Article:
Operation of eye-movement control mechanisms during the perception of naturalistic scenes.
Walshe, Ross Calen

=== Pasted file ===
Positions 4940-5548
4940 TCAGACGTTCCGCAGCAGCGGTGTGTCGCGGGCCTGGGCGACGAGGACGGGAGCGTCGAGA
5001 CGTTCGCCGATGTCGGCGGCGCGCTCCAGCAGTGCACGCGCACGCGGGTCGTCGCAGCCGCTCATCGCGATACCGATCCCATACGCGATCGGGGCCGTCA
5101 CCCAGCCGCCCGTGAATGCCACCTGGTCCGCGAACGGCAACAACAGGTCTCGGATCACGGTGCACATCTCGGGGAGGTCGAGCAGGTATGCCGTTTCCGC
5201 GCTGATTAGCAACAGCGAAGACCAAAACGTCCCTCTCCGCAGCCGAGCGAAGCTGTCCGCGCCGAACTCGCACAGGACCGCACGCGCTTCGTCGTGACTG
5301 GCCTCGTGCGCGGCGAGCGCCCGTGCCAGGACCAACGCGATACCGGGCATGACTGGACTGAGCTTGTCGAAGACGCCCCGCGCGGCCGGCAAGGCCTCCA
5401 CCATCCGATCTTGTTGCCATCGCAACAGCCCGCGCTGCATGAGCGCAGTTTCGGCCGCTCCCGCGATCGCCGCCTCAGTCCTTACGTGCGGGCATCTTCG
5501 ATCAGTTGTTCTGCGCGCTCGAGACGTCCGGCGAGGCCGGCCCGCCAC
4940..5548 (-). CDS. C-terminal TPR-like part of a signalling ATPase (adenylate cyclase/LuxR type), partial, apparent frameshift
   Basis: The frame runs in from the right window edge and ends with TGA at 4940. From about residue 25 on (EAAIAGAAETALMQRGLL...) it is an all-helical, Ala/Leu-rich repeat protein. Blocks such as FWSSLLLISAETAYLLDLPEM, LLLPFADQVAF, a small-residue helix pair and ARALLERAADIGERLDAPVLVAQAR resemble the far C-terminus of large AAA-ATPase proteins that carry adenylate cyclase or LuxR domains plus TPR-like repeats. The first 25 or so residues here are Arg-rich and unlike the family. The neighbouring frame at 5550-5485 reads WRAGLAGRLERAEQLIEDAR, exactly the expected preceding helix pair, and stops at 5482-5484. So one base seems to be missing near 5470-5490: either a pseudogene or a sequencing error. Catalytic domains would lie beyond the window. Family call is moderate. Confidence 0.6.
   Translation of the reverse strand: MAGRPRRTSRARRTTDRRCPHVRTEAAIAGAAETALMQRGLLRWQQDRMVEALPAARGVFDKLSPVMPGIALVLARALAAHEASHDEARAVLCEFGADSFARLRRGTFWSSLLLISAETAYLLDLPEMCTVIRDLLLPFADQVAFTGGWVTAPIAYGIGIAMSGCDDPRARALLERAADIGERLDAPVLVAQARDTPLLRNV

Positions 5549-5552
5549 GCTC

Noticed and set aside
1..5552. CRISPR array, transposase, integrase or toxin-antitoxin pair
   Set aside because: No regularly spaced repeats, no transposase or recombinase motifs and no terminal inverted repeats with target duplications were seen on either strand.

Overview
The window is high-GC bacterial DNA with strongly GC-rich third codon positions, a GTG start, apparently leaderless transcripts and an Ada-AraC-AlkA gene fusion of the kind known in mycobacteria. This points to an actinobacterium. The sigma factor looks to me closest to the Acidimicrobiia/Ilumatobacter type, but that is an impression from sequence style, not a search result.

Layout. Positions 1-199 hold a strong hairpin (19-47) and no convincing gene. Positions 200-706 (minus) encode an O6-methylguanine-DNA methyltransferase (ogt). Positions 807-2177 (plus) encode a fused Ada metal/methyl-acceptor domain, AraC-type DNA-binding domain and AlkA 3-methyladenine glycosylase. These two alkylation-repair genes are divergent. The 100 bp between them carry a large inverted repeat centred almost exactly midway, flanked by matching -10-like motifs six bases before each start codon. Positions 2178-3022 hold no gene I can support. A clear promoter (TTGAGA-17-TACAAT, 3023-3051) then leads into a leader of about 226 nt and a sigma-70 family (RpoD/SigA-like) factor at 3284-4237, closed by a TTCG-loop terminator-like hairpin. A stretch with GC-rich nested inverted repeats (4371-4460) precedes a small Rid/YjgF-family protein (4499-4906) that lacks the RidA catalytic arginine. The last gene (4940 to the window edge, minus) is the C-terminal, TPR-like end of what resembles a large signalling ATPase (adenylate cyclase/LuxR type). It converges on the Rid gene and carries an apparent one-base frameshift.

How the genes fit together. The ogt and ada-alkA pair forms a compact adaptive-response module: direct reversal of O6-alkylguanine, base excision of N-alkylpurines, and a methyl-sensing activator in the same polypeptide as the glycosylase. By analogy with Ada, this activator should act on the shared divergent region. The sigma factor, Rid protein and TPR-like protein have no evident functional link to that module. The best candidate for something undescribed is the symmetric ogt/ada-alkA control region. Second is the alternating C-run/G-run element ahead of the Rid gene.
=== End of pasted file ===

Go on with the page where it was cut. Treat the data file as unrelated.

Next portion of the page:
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Understanding of visual scenes takes place within very brief episodes known as fixations. To explore the extent of the scene, the eye shifts between fixation locations at intervals of roughly 300 ms. Currently, it is a matter of open inquiry as to what factors influence the timing of these movements. This thesis focuses on understanding the mechanisms that govern the rapid adjustment of fixation and saccade timings when novel stimulus information is encountered during a fixation. In part I, I use an experimental technique known as the fixation-contingent scene quality paradigm to control the quality of incoming visual scene information. This approach is used to assess how fixation timing adapts to moment-by-moment changes in the quality level of the stimulus. I find that quality changes tend to result in an increase in fixation durations and this occurs whether the quality is increased or decreased. Using distributional analytic techniques, I argue that these results reflect the combined influence of a rapid surprise related process and a slower acting encoding related influence. In part II, I study how fixation durations are influenced by the underlying saccade programming mechanisms. An important assumption within the eye-movement control literature is that there exists a threshold called the point-of-no-return. Once this point has been reached, a saccade may no longer be modified or cancelled. I adapt a classic psychophysical technique known as the double-step procedure to study the point-of-no-return within scene viewing tasks. I also provide a measurement of the saccadic dead time, the last point in time that a saccade may be modified. In Part III, a formal model of fixation durations in high-level tasks is presented. I build on recent modelling work and develop a formal account for the early-surprise late-encoding modulation account of fixation durations in scene viewing tasks. The model is tested against data observed in Part I of the thesis. I demonstrate that the model does a very good job of predicting these distributions with relatively few assumptions. In summary, I use experimental techniques in combination with computational modelling to reveal how a composite of low-level (saccade programming) and high-level (information processing) considerations can, and must, be taken into consideration when understanding eye-movement control behaviour in scene viewing tasks.